A few weeks ago, the New York Times had a story about HP and its telecommuters – “Back-to-Work Day at H.P.” While not quite calling for an end to telecommuting as Yahoo done earlier this year, HP said they had added space and “invited” its employees back to the office. Once again it seemed that a big tech company was doing a decidedly untech thing – downplaying the use of technology and pointing out how it can’t really substitute for old fashioned patterns of interaction.
How do tech companies expect people to believe them, if their words don’t match their actions?
While the current technology for virtual interactions and a virtual workforce can certainly be improved, it’s not the major obstacle anymore. A more important part of the disconnect between words and actions is that these tech companies are engineering leaders, but not leaders in organizational culture – and it is culture that is the real hurdle here.
Tech and non-tech companies that want to ensure success for their virtual workforce need to build an appropriate culture and practices.
For example, everyone involved with telecommuting needs to understand that email, text, even phone calls constitute only a small part of the communications that human beings expect and is insufficient to support a high level of trust. However, video chatting does enable people to get much of what would be communicated in person and has been shown to enhance trust. So video ought to be the rule, not the exception, for virtual interaction.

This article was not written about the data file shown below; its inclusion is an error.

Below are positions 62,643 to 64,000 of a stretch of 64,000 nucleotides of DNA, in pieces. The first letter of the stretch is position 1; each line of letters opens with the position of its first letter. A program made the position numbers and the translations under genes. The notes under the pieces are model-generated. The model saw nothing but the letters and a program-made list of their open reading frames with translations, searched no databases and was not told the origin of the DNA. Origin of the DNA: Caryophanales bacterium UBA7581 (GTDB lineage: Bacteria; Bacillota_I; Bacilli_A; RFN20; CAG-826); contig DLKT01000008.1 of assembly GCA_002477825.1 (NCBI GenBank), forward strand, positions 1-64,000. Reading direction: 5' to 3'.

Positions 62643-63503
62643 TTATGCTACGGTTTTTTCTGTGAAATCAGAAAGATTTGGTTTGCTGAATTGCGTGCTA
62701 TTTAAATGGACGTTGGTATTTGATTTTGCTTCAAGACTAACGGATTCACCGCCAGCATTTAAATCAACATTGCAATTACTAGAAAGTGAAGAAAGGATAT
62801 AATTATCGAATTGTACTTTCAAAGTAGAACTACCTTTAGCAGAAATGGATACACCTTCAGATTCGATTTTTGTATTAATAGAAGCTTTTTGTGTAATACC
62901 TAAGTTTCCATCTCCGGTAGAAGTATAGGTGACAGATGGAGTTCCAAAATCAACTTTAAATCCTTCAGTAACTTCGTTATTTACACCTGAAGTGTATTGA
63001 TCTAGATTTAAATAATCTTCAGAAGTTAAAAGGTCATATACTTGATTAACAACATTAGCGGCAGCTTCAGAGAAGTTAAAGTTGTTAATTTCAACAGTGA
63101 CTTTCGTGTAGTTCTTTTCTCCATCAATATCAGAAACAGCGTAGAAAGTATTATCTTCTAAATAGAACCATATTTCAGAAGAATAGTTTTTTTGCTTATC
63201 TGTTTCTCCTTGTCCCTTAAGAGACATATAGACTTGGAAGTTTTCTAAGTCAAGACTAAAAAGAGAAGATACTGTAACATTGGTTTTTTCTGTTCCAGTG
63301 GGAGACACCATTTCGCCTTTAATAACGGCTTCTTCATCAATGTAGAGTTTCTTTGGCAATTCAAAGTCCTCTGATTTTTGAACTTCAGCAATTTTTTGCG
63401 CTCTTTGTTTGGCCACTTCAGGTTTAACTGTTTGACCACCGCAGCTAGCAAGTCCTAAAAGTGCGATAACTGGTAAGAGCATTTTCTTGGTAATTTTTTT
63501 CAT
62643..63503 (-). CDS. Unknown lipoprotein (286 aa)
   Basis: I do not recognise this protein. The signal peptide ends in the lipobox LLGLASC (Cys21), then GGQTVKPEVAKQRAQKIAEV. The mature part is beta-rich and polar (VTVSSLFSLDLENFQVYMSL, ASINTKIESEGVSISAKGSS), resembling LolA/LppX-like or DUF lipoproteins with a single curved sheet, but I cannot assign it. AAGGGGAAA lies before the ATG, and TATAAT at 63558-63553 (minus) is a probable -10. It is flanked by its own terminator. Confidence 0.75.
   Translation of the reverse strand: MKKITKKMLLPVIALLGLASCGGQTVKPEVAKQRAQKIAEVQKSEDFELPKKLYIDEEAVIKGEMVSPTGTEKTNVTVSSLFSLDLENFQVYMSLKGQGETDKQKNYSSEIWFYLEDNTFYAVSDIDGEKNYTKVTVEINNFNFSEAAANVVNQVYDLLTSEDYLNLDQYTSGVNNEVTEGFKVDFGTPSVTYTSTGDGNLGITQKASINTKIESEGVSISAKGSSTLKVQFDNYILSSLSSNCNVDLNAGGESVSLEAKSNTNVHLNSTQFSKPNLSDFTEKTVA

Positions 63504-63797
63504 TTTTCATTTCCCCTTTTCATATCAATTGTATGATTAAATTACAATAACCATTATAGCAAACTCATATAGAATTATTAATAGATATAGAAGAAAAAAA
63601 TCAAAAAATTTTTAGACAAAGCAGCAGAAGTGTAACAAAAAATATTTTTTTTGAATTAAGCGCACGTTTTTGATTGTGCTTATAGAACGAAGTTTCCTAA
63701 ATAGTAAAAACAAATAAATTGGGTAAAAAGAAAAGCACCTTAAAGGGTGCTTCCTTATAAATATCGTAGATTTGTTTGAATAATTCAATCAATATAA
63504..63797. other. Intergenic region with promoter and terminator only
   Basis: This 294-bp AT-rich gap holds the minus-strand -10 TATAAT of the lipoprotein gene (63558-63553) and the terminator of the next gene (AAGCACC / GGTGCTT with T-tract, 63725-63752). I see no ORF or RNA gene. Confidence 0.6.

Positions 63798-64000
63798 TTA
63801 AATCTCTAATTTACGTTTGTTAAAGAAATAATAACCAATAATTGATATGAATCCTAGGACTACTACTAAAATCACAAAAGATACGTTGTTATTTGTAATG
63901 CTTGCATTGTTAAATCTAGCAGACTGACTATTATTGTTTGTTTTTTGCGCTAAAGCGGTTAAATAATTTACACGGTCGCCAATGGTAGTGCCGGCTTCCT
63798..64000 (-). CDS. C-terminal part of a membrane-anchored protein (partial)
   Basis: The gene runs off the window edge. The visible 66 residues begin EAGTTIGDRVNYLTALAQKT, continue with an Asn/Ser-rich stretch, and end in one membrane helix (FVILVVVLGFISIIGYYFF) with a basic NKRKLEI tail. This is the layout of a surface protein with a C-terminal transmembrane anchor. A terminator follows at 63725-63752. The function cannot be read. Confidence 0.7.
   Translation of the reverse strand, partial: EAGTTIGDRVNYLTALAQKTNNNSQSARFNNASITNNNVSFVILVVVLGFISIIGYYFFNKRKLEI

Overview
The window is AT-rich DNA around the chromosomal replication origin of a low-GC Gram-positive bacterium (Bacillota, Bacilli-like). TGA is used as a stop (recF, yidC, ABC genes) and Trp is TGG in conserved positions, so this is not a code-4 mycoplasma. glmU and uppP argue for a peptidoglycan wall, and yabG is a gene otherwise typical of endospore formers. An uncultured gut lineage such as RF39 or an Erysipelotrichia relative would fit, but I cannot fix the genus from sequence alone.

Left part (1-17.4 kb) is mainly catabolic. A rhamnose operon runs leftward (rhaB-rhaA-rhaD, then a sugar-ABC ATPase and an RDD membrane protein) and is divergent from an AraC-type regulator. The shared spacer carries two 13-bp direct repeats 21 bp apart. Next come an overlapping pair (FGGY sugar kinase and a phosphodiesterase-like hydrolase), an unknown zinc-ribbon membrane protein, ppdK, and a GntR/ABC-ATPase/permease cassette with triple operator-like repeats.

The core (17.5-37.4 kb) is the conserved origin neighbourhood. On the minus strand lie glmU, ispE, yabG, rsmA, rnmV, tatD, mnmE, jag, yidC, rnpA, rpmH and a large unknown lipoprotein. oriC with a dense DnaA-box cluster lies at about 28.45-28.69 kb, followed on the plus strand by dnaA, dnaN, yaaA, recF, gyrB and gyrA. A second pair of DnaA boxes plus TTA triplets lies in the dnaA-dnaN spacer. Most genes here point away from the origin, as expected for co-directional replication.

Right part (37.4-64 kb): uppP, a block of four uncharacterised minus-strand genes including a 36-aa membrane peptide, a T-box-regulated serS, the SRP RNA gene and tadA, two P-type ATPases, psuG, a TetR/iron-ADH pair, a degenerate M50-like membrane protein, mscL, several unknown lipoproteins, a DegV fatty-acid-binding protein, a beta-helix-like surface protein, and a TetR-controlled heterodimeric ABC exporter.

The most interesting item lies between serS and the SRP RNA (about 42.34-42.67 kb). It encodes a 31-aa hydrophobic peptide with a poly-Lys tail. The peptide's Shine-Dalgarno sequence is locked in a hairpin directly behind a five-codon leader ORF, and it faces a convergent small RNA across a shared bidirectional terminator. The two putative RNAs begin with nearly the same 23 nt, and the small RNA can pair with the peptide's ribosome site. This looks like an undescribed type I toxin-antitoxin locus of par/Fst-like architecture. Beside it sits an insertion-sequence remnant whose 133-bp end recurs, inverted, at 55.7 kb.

Another important part of the culture of innovative companies is the encouragement of random interactions and collaboration among people. This is what underlies the Three C’s which Tony Hsieh of Zappo’s emphasizes: collision, community and co-learning.
He clearly believes that this is only possible in a physical environment. But these three C’s can also be well supported in a virtual environment, if the company sets up that environment for such collisions and makes it a part of its everyday culture. Indeed, the range of people who can interact easily in the virtual workforce is much greater than in a physical office.
The company also needs to ensure that telecommuters don’t feel their chance of career advancement is dramatically diminished unless they show up at the office and hobnob with the right executives. The article “Creating an Organizational Culture that Supports Telework” relates a good example of this situation, along with good general guidance on the positive actions that companies need to take.